Hello Unk L, Aunt J, and assorted cats, bats, and belfries; I know that there have been more than several mentions of Wizard of Oz as a traumatizer on this site, and I figured that I would never have anything to add to the discussion. Then came the discovery of WoO with Pink Floyd’s Dark Side of the Moon on YouTube (HERE).
I had heard the lore, and even tried to do it once or twice in college, but lacked the patience/sobriety to continually flip the album. Finding it with the music overdubbed made actually getting through it more of a possibility. Because circumstance dictates that I am unable to currently deal with reality, I had a steady supply of jazz lettuce, the Devil’s coleslaw, reefer, see? on hand, and embarked on the journey most potheads only dream of. For the most part, it was a lot of fun. Certain coincidental peaks were scarily dead-on, while others required some allowance. It was when our good green goddess of ghoulishness, The Wicked Witch of the West pops up in the crystal ball, mocking Dorothy’s tears. The sudden PKTD (Post Kindertrauma Disorder) kicked in, and I was five years old again, watching this movie in a vintage movie house. My parents had taken my sister and
SCARY STORIES TO TELL IN THE DARK opens today! There are ten differences between the image above (A) and the image below (B). Can you find them all?
I finally caught up with 1987’s RETRIBUTION after years of several folks urging me to check it out (thanks to Ghastly1 and Eric’s IAHTKY). Sadly, I was all set to give you guys a heads up that it was streaming for free on TubiTv but when I went back there recently to grab some screenshots, I found that it had up and disappeared without so much as saying goodbye! Drats and double drats! Oh well, I’m sure it will appear again soon on some streaming service or maybe you can track it down on its expensive, out of print DVD. It’s really worth your attention and I’m officially joining the chorus of those who believe it is a highly underrated, idiosyncratic gem that should have earned much more praise and notoriety by now. This is one colorful, eye-popping film that bursts with fluorescent hues and eighties flavored exuberance. It’s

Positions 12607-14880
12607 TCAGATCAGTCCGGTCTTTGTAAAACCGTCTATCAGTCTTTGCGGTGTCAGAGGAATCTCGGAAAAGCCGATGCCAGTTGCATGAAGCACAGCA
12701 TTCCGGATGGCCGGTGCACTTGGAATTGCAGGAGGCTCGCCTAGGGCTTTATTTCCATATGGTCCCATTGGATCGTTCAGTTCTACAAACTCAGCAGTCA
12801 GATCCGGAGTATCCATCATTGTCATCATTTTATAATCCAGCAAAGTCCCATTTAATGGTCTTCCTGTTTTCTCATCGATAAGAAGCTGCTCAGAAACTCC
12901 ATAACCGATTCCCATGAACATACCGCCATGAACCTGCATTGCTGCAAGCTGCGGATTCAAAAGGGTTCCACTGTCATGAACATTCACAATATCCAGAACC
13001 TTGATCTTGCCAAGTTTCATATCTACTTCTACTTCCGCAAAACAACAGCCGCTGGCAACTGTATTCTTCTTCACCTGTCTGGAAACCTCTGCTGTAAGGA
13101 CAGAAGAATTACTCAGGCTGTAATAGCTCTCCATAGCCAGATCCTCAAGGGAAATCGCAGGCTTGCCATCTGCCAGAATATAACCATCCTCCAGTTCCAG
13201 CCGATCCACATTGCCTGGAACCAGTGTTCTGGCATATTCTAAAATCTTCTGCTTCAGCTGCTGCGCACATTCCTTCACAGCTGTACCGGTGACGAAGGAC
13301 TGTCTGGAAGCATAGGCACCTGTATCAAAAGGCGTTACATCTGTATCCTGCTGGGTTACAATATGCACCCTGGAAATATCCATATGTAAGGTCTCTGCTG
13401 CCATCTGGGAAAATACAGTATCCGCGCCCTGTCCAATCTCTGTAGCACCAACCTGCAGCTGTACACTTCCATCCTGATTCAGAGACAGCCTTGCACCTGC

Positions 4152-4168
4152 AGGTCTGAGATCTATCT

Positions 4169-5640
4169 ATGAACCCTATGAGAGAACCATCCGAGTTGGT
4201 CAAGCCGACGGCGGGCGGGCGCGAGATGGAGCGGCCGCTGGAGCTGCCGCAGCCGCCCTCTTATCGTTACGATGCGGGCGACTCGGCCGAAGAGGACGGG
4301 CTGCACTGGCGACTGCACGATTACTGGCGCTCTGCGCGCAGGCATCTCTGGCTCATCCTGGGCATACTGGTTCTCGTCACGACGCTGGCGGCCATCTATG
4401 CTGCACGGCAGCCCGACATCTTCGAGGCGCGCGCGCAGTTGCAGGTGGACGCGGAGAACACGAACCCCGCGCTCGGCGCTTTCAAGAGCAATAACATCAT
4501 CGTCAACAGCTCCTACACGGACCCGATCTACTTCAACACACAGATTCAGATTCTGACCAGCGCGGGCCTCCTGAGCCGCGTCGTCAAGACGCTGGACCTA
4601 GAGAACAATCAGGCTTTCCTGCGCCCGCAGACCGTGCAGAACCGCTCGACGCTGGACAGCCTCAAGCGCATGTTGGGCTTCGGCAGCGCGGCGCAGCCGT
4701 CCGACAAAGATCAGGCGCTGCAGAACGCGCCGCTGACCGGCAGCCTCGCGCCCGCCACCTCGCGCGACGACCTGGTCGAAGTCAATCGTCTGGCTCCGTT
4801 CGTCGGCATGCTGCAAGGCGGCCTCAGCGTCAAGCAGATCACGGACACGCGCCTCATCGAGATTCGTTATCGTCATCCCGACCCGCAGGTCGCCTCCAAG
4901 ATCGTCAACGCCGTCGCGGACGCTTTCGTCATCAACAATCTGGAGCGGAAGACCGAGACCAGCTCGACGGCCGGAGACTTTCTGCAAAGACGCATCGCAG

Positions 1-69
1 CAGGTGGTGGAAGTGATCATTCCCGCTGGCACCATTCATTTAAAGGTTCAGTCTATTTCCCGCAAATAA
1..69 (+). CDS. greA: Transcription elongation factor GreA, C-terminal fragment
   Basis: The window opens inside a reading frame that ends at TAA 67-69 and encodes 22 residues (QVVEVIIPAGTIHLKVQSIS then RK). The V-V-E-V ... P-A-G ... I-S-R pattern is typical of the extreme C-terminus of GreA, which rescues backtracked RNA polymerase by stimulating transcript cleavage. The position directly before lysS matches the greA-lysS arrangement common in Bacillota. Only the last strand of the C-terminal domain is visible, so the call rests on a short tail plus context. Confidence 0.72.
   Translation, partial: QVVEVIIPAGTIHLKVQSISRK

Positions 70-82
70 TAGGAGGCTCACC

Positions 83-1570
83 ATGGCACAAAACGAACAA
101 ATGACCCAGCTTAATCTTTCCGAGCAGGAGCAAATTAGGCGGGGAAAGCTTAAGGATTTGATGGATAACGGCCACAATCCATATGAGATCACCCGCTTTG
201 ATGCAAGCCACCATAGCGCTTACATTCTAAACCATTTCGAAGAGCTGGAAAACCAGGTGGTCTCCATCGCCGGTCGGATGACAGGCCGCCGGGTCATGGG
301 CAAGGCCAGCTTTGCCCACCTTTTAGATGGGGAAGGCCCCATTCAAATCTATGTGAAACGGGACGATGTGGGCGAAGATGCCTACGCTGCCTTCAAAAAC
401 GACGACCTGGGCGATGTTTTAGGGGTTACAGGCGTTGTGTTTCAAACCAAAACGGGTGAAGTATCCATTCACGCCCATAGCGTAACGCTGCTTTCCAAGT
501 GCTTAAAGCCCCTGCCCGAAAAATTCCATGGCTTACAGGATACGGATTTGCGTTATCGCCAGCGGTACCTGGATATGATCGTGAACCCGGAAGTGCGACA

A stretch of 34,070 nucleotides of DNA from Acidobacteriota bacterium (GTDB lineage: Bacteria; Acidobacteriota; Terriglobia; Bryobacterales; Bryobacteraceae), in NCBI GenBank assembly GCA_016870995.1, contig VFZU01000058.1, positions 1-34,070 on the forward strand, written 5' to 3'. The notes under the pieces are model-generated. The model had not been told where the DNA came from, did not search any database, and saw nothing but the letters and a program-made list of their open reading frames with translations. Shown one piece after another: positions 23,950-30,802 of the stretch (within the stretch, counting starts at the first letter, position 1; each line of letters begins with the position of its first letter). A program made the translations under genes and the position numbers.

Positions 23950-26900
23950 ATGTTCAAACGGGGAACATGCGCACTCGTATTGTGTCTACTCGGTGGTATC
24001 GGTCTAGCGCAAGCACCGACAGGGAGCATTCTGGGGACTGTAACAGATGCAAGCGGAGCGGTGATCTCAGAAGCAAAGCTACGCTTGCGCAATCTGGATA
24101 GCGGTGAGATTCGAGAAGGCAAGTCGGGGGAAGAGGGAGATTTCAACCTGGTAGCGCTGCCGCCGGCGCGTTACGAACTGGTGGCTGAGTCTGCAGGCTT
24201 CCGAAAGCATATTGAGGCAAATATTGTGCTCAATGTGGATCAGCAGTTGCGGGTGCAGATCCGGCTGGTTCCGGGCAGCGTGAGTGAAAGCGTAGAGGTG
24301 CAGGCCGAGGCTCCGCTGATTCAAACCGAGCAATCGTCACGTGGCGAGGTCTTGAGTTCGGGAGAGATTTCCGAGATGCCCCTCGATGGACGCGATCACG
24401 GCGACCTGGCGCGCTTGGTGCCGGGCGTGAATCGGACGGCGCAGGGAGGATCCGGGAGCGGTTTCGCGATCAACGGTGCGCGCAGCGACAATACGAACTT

I wrongly assumed in my head that because RETRIBUTION is a card-carrying possession film that it would be super religious and take place in a bunch of dusty, boring old churches. Instead, it’s one of those wonderfully gritty L.A. movies with lots of punky new wave hookers leaning into cars. In fact, there’s exactly zero religion in this possession film and I find that to be a sweet relief. Instead, it’s more of a horror character study about a lonely oddball who very nearly finds fulfillment only to have it snatched away tragically (see THE ATTIC, FADE TO BLACK, WILLARD) and it’s even got a heart-warming love story between a rather mismatched pair that you can’t help routing for. Another selling point is that the action starts off on Halloween night and obviously the world can never have enough horror movies that take place on October 31st. The opening scene involving clusters of costumed monsters witnessing a tragic event had me pretty much sold at the get-go.
Fascinatingly fastidious DENNIS LIPSCOMB (EYES OF FIRE) stars as George Miller, a failed artist who decides to kill himself only to survive the fall and have his body go all FREAKY FRIDAY with a mobster who died at the same moment who happens to have a long list of enemies he’d like to eradicate. And eradicate them he does thanks to his newfound unexplained telekinetic powers that deliver sadistic set-piece takedowns that are as cathartic for the viewer as they are to him. LIPSCOMB can go a little overboard at times when he’s sniveling to his over-her-head psychiatrist (LESLIE WING) but it’s a highly memorable and fully earnest performance nonetheless. Equally compelling is the endearing SUZANNE SNYDER of RETURN OF THE LIVING DEAD and KILLER KLOWNS FROM OUTER SPACE fame as yet another underage prostitute with a heart of gold named Angel. This is one of those movies that I almost want to jump inside and permanently live in regardless of the horrible events it depicts. If you like quirky eighties horror and are looking for something truly unique, something that balances gore and characterization by delivering heaping double doses of both, don’t dilly-dally